Saturday, January 17, 2009

Observing the Observer

4:30am—I awakened after a short hour of sleep-induced fog serenaded all night by the drunken party next door. Peruvians like to party and dance, and that’s that. The sound of horn-beeping taxis outside escorting those in their hazy mist lifted my desire to sleep. Ramón, the hotel manager who said he would wake me up at 4:15am to prepare for my trip, was passed out kneeling on the floor with his body draped face-down into the couch. Thankfully I know the Friday night routine of Peruvian parties and bought my own $3 plastic alarm clock out of distrust for my “man alarm.” A man off the streets sees me waiting for my ride and enters the open gate I thought was locked to protect the hotel guests. He stumbles inside and I am a bit troubled when he walks into my room and closes the door as I am leaving for my cab. There are just some things that you can’t explain.

The ride to the airport was accompanied by the ocean mist of the dark morning and getting through the various hoops to arrive at the waiting lounge for our domestic flight to Cajamarca was uneventful. Too easy. If there is one thing I should have learned by now about getting things done in a developing country, it is this: expect the unexpected.

After a short and pleasant 45-minute flight over the Andes Mountains and majestic views of the Cordillera Blanca (photo shown here), the pilot seems to be circling the green hilly farmlands of Caja below. I recall the first time we entered this bowl of green, couched in the middle of the mountains, and thinking, “this is my new home.” And freaking out, “this is my new home!” After five minutes of circling, the pilot announces that we cannot land due to limited visibility with the wet season clouds clinging low in the air. FYI: they don’t use radar when landing in Caja because it is such a small airport there is no tower, so the pilots land by site. No site, no landing.

Ten minutes pass and we try again. I keep envisioning myself on the ground with Brian, one of the DiscoverHope Fund Board Members who lives in Cajamarca. We are so close! The pilot mumbles a quick message in rapid Spanish, and I know from the noise activity on the plane that we are going back to Lima. I also know that there will be no flight this afternoon since approaching in the afternoon is impossible as the skies fill with rain and more clouds during wet season. I notice how annoyed and angry I am, sitting next to Mahlon, an old gringo friend who happened to be traveling up at the same time. In fact, we carry on together about how we are both annoyed. I look around and everyone seems calm. I start thinking about the concept of time in our culture and how in general, when our plans don’t go the way “plans are meant to”, we feel we are off course. I always admire the way that Peruvians just accept that time works itself out. It just is. I’ve been in a bank line before that theoretically should have taken 15 minutes and waited 2 hours with no known reason, with everyone around me calm and relaxed while I was fuming.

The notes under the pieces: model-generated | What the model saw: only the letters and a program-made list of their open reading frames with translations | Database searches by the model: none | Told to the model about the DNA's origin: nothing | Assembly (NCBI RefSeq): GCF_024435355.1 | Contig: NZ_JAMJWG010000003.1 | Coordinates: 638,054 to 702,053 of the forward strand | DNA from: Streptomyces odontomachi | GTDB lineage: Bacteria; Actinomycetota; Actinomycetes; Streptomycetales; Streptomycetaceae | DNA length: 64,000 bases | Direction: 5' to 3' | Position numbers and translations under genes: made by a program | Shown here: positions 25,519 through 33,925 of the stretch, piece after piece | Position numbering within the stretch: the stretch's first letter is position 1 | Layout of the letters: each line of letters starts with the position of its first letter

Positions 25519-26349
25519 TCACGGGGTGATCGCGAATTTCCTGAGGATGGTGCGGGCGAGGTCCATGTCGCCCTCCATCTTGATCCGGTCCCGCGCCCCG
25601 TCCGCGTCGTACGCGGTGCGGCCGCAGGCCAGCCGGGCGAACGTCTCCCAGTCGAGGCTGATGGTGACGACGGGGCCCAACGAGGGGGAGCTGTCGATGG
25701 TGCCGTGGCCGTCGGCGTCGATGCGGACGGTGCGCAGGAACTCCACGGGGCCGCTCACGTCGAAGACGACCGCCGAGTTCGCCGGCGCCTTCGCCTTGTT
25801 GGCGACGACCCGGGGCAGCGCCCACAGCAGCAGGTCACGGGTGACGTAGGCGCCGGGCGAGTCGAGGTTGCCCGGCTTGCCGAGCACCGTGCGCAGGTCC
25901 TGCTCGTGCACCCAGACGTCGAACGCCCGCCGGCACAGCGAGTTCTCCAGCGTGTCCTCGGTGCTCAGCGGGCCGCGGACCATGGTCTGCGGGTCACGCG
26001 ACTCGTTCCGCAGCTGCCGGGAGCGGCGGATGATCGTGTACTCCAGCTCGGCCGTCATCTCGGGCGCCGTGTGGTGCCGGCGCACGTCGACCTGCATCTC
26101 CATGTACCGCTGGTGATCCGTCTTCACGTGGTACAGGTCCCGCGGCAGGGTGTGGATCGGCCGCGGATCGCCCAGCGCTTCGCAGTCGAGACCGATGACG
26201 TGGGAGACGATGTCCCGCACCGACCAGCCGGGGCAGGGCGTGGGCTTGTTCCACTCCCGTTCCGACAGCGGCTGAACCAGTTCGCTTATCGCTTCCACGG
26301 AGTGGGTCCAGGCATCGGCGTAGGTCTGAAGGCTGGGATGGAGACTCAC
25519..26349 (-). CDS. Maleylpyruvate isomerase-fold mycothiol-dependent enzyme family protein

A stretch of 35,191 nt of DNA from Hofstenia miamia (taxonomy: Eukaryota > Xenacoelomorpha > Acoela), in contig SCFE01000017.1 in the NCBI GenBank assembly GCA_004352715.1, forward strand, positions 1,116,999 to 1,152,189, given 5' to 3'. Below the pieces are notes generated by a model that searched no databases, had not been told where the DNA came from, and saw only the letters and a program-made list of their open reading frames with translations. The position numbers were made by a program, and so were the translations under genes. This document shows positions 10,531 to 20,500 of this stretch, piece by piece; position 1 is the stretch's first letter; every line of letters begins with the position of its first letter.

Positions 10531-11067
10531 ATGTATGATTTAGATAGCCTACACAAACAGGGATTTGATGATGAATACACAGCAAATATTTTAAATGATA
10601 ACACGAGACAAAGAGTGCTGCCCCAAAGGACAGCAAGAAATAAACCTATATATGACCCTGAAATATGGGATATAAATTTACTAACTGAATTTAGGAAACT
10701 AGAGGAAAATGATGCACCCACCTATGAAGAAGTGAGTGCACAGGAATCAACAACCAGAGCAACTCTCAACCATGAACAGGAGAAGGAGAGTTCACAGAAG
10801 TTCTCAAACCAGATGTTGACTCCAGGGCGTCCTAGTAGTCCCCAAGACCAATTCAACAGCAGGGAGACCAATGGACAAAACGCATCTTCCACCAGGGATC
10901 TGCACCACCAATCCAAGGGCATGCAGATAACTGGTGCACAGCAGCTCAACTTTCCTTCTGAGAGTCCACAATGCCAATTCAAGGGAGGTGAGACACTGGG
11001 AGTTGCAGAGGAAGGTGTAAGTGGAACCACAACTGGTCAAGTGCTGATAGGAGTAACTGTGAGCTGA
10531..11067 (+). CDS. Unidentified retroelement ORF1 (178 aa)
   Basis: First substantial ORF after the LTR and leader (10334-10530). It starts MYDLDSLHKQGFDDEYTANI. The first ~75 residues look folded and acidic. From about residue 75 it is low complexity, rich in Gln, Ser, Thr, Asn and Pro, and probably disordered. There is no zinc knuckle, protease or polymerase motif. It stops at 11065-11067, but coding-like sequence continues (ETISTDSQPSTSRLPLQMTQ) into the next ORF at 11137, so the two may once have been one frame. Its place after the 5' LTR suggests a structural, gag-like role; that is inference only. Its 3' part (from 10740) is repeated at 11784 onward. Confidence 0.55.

The wheels hit the ground in Lima and I dread what’s ahead. I know the nonexistence of organization of small matters in Peru, and so I know that working out a plane filled with passengers to get to Cajamarca is going to be tough, really tough. I walk briskly to the baggage area and follow the crowd as we’ve been told nothing yet, and I know that there will be no official announcement, that we’ll just need to catch the crowd mumble to understand what is going on. I see a group surrounding an airline rep in a circle and all I hear him say is “50 seats, tomorrow” and the rest is a blur. These words turn on the “serve thy self” switch in my mind, so I keep walking onward briskly to the counter where we will be processed. This quick move finds Mahlon and I at the front of a line that soon becomes a swell of anger, sadness, and yelling as the airline rep tells the passengers they are not responsible and only 50 people (of the 150 or so) will get on tomorrow’s plane. For the non-first 50, no answer, just a general mumbling about getting them on another flight next week sometime. There is desperation and the scene becomes aggressive as people demand to have an additional flight booked so all the passengers can get to Cajamarca. The airline isn’t bending and I see myself getting edged out of line by nervous and unhappy people. (Cutting is common in Peru, and since women are generally not in power, even more cutting.) In this moment, in the midst of the chaos, I realize that I am operating on the survival of the fittest mode. I am not happy about this, especially because I like to live with all the heart I can. But I see this not-so-pretty part of myself emerge as I seek a boarding pass.